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Homeless drop-in center quietly opens on W. 14th Street

BY LINCOLN ANDERSON | It’s opening has been seriously delayed, but Paul’s Place, a new Safe Haven-style homeless shelter and drop-in center, appears finally to be up and running on W. 14th Street.

The brown butcher-block paper that long covered the place’s ground-floor windows is now gone, and two men could be seen staffing the center’s front desk one evening last week. After The Village Sun buzzed, one of them answered the door and said that, yes, Paul’s Place would start operating this week.

The lights were also on that night in a second-floor space sporting many chairs that looked like a classroom or meeting room. A sign was also posted on the center’s front door saying that the place is now accepting deliveries.

As The Village Sun first reported back in January, Douglas James, the C.O.O. for this particular Safe Haven’s operators, Center for Urban Community Services, or CUCS, told Community Board 2 that he hoped the homeless site would run so smoothly that it would just blend into the neighborhood and not even be noticed.

The bottom three floors of a loft building on W. 14th Street were renovated to accommodate Paul’s Place. An elevator was also added to the building. (Photo by The Village Sun)

The building is just east of the Salvation Army headquarters on W. 14th Street between Sixth and Seventh Avenues.

A co-ed facility, it has a 24-hour homeless drop-in center on its ground floor, sporting 70 recliner chairs that people can sleep in overnight, if they choose. Homeless persons who drop in can also shower, wash their clothes, get a bite to eat, watch TV and socialize in a rec area. There is also an area for cigarette smoking that is not outside in front of the building. The drop-in center can serve up to 75 people at once.

In addition, on the building’s third floor, the place also includes 24 beds for use as transitional shelter for homeless individuals until they hopefully can be placed in permanent supportive housing. The typical stay for these beds will be six months.

Paul’s Place and similar Safe Havens are designed to draw in homeless persons from off the street who have previously been resistant to outreach and services. A similar, though larger, facility planned by Housing Works at Grand Street and Bowery was quashed this May in the face of overwhelming opposition from Chinatown residents. Feeling obligated to reflect the impacted neighborhood’s concerns, Community Board 2 members strongly rejected the plan by a vote of 37 to 6.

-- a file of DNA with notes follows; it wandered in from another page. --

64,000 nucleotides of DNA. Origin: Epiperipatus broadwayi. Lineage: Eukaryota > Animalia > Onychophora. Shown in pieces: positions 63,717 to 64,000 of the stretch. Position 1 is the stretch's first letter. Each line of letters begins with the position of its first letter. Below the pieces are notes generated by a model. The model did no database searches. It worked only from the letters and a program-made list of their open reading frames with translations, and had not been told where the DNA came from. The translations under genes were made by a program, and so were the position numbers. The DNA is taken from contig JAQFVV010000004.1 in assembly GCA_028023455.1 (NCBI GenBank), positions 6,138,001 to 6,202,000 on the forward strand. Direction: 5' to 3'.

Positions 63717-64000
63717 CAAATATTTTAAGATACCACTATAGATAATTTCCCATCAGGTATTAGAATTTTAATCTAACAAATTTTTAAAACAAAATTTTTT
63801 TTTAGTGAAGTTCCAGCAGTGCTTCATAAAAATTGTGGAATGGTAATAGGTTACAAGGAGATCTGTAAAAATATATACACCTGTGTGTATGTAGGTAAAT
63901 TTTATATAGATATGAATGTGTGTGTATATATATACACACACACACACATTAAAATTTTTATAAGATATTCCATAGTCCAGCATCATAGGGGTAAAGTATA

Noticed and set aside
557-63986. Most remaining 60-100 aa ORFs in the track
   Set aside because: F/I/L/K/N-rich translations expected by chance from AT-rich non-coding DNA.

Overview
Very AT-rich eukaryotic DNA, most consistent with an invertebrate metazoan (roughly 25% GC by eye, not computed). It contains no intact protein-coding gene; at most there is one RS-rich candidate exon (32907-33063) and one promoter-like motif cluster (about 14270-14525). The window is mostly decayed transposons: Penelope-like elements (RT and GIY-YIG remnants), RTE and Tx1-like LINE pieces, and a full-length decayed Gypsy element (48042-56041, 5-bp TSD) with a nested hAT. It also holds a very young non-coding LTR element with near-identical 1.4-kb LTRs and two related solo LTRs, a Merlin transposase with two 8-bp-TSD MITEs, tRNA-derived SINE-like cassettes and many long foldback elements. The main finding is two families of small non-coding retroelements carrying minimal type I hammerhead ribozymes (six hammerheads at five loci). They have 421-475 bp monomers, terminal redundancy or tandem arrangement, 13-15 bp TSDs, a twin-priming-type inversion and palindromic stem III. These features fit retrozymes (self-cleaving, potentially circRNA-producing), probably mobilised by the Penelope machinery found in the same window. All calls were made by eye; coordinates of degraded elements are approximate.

The opponents argued that Chinatown already has more than its fair share of homeless shelters, plus that people were terrified due to the spike in anti-Asian violence — including, most disturbingly, the brutal stabbing murder of Christina Yuna Lee in February just two blocks from the proposed shelter site.

That Chinatown facility called for a homeless drop-in center, plus more than 90 stabilization beds, to be sited in the eight-story former Hanbee Best Western Hotel.

The 14th St. homeless center’s front desk is now being staffed. (Photo by The Village Sun)

In general, the idea behind the Safe Haven-style shelters is to have a “low threshold” for entry, so as to draw in street homeless people who have been resistant to coming indoors. In particular, under Housing Works’ harm-reduction model, homeless people would have been allowed to bring in drugs like heroin and crack and freely use them inside the place.

Charles King, the C.E.O. of Housing Works, put the blame for the Chinatown homeless shelter plan’s collapse squarely on Mayor Adams, telling The Village Sun at the time, “Yes, [it was canceled] by the mayor — to be specific, at the urging of the Hotel Trades Council. What we gathered is that the Trades Council is going to oppose any hotel conversions where they believe the building should be brought back as a commercial hotel and employ their staff.”

As for the outpouring of local opposition to the planned Grand Street shelter, King shrugged, “Had nothing to do with it.”

But community members who fought the plan suspected that King deliberately avoided giving them credit for their role in helping sink the project.

As opposed to a former hotel space, Paul’s Place involved the gut rehab of several floors of a W. 14th Street loft building, including installing an elevator — which, along with the pandemic’s disruption, was partly why the space took so long to complete and to open.

Instead of opposing Paul’s Place, local groups, like the Village Alliance business improvement district, have high hopes for it, feeling the center could play an important role in helping homeless individuals who hang out in Washington Square Park.

Meanwhile, although some residents and local workers have expressed trepidation to The Village Sun about the opening of Paul’s Place at the Greenwich Village location, the project has not received anything near the level of heated opposition that the proposed Housing Works shelter on Grand Street faced. Union Square activist Gail Fox previously said residents were reassured by the fact that Paul’s Place would have a community advisory board.

A P.R. representative for CUCS did not respond to requests for information about the opening of Paul’s Place.

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